Naval History and Heritage Command

Naval History and Heritage Command

Captain Hutchinson I. Cone, Commander, Naval Aviation Forces, Foreign Service, to Vice Admiral William S. Sims, Commander, United States Naval Forces Operating in European Waters

U.S. NAVAL FORCES OPERATING IN EUROPEAN WATERS

U.S. Naval Aviation Forces, Foreign Service

4 Place d’Iena,    

Paris, France.

May 22nd, 1918.    

From:     Commander, U.S. Naval Aviation Forces, Foreign Service.

To:       Force Commander, U.S. Naval Forces Operating in European Waters.

Subject: Report on Co-operation with French, British and U.S. Air Services.

References:    Your cable 2263, May 17th, 1918.1

               Our letter 6978, May 7th, 1918.2

     1.   I have to submit the following statement showing what has been done in order to promote and insure co-operation between the U.S. Naval Aviation Forces, the French, British and U.S. Air Services. It has been the aim of this organization to co-operate in every way possible with all the different interests with whom we deal. For this reason he very general statement of General Pershing,3 that we have failed to co-operate with the U.S. Air Service without stating in what particular, is to be deplored. This organization is put on the defensive much to our disadvantage and it is believed solely because General Pershing has been misinformed.

F R E N C H

     1.   The following relations exist between these Headquarters and the various French Departments and Ministries with which we come into contact in the prosecution of our work. The chief French authorities with whom we deal are, in the order of their importance to us:

(a)  The Ministere de la Marine (especially the Service Aeronautique).

(b)  The Service Technique et Industriel d’Aeronautique Maritime.

(c)  The Sous-Secretariat d’Etat d’Aeronautique Militaire et Maritime.

     2.   We have an active and what I deem efficient liaison between these headquarters and the above departments, which is accomplished in the following manner:

     (a)  Ensign G. A. Smith, USNRF,4 liaison officer in general with all French services, but officially attached to the Minsitere de la Marine and the Service Technique et Industriel.

     (b)  Lieut. De Vaisseau Tanzi, French Navy, attached to these headquarters in an advisory capacity on matters pertaining to lighter-than-air aircraft, and serving as liaison officer with the French authorities occupied with this service at the Ministere de la Marine and the Service Technique et Industriel. The appointment of Lieu. Tanzi was made with the heartiest approval of the French and has given the utmost satisfaction to them and to us.

     (c)  Lieut. Allen, USNRF,5 who acts in matters involving point of law such as the requisitioning of land, the releasing of Americans from the French Army, settlement of damage claims, etc., etc.

     (d)  Sous-Lieut. Deslaurens, of the French Army,6 who is attached to our Supply Department and who is occupied particularly with the drawing up and working out of a system for securing supplies for this Service from the French. This is a complicated problem and his knowledge of the functions of the various French Departments has been very valuable.

     3.   Our liaison work with the French has concerned itself principally with the following activities:

(a)  The construction of Patrol Stations on the French Coast.

(b)  The supplying of these stations.

(c)  The operation of these stations.

(d)  The construction of bases for the Northern Bombing Project

(e)  The supplying of these Bases.

     4.   In all this work we have not only aimed at keeping the Minsitere de la Marine fully informed of our movements and plans and of doing nothing without their approval, but we have scrupulously endeavoured to have them act directly as our agent or representative wherever possible. Thus, where question arise which concern French Ministries other than the Ministere de la Marine, we refrain from dealing officially and directly with those Minsitries and instead present the matter to the Minsitere de la Marine, requesting them to act in our behalf. Our liaison with other Minsitries is thus mainly verbal and informal. In order that we may be able competently to handle all these questions the Minsitere de la Marine has appointed Commandant Pamard7 as an officer especially detailed to furthering of our interests in all matters concerning the various French Bureaus connected with Aviation.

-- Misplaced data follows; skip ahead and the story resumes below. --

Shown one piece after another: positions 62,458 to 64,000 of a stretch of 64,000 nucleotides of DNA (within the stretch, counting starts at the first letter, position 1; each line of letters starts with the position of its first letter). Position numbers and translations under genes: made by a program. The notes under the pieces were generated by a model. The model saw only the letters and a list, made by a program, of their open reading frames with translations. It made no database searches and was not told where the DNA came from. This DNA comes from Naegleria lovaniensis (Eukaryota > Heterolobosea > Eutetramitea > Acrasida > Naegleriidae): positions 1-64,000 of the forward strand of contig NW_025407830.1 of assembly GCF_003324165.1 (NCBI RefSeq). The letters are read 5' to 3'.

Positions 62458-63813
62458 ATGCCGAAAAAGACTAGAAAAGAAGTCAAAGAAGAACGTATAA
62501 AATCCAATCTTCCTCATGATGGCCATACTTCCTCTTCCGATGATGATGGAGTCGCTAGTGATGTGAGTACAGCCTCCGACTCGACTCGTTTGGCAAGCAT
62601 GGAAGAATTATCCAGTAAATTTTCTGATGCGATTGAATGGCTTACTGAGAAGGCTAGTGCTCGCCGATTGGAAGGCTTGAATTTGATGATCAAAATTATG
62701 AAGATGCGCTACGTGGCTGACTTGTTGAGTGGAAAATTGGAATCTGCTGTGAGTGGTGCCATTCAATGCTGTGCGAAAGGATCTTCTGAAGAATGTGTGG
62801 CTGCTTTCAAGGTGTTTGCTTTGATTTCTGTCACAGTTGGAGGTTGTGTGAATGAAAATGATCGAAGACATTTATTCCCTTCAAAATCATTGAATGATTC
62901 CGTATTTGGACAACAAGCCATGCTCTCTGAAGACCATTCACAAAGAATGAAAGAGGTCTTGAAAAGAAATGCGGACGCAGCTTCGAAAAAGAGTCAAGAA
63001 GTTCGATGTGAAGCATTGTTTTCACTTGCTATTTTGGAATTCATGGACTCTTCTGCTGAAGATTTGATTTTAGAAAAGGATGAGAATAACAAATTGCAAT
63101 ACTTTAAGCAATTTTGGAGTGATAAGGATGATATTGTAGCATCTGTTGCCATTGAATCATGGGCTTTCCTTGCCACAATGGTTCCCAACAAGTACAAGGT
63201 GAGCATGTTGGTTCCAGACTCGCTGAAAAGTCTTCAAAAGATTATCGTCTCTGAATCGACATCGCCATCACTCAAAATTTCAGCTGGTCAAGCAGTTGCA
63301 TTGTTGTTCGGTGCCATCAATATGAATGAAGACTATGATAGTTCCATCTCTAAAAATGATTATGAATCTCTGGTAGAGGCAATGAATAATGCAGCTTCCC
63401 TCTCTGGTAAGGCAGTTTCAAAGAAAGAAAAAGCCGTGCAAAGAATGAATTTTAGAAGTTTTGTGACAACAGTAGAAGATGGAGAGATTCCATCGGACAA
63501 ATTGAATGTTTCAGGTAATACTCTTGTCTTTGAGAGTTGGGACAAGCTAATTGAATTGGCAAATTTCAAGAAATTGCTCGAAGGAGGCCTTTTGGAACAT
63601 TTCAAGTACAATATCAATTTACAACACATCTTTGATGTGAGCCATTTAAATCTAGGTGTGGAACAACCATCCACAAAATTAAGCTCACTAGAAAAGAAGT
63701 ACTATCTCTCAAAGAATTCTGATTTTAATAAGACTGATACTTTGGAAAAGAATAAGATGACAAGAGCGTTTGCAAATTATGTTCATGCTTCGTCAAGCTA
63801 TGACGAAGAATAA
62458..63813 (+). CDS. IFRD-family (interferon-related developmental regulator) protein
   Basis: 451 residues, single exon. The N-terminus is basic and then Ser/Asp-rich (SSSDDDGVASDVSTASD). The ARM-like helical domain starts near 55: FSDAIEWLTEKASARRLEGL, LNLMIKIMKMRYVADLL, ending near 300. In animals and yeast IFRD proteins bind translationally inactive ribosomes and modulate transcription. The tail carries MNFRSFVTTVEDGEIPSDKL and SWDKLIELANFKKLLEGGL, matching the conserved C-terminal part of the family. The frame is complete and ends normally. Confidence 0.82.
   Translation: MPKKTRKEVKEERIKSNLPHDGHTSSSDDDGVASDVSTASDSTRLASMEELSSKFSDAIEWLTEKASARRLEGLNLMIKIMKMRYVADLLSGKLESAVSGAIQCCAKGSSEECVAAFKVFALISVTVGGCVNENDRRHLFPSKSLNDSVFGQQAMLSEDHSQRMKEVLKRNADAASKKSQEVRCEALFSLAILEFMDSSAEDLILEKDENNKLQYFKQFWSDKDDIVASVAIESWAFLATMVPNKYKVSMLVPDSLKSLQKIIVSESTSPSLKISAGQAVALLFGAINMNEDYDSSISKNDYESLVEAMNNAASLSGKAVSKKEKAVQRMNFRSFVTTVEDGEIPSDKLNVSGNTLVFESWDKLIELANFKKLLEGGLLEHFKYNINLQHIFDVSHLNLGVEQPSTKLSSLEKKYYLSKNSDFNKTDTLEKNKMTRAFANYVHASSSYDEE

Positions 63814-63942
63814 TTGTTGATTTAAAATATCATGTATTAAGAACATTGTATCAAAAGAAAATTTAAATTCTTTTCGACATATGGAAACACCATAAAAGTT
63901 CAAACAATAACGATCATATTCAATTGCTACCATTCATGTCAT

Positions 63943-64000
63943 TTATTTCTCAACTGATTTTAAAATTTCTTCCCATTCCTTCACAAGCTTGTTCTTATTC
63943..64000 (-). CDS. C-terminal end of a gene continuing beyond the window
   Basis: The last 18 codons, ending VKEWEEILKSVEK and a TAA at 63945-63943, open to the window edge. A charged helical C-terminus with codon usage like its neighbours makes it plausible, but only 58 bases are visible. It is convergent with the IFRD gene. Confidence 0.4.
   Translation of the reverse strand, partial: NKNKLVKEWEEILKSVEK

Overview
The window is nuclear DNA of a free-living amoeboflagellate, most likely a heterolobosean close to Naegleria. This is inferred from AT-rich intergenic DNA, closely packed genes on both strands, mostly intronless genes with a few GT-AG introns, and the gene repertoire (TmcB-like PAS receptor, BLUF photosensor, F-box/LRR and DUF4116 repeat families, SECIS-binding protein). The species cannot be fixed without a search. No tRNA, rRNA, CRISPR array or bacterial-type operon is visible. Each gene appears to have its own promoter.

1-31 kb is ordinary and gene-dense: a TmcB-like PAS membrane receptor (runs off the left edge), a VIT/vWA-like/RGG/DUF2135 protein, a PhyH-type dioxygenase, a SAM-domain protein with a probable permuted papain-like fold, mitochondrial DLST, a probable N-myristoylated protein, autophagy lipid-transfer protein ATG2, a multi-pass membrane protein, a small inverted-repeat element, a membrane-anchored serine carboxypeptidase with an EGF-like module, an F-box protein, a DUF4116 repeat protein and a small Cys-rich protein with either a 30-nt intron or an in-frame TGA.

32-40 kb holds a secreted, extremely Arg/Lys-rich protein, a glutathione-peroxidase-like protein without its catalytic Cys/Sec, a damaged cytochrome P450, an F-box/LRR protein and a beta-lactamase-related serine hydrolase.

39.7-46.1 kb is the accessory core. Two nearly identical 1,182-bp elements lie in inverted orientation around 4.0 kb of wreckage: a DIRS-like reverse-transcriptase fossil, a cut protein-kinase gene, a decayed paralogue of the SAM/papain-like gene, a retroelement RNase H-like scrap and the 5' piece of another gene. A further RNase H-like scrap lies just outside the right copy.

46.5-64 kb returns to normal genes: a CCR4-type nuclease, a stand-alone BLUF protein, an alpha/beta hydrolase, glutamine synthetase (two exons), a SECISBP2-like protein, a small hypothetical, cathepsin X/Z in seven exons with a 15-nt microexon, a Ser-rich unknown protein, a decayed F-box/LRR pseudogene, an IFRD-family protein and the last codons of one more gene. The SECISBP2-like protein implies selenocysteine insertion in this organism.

5.   The policy of dealing as far as possible directly with one Ministry only has been exceedingly successful and has been the means of avoiding many complications in which we might have become involved through an excusable lack of knowledge of the complicated French bureau system and its intricacies.

     6.   The liaison with the Ministere de la Marine is effected through daily visits of our Liaison Officer, who early in November, 1917, was given a desk in the office of the Assistant for Aviation. Later he reported daily to Commandant Gerspach,8 Assistant to Capitaine de Vaisseau Chauvin,9 who is the chief of the Service Aeronautique at the Ministry. Later still the French appointed a special liaison officer with whom our liaison officer is in constant touch. Aside from these officers there is Commandant Pamard, and various other officers of the Ministry with whom we are on the friendliest terms. All of these officers we consult constantly both formally and informally.

     7.   The liaison with the Service Technique et Industriel is effected through frequent visits by Lieut. De Vaisseau Tanzi and our liaison officer, Ensign Smith, who are in constant touch with the chiefs of the various Departments; Lieut. Tanzi with the “Aerostation” and Ensign Smith with the “Aviation,” “Moteurs”, etc. It is to be noted that all official communications from us which concerns the Service Technique et Industriel pass to it through the Ministere de la Marine. The liaison is established primarily that we may keep in touch with the French technical and industrial situation and that we may obtain information of that nature. In return we advise them of our plans and our relations are close and cordial.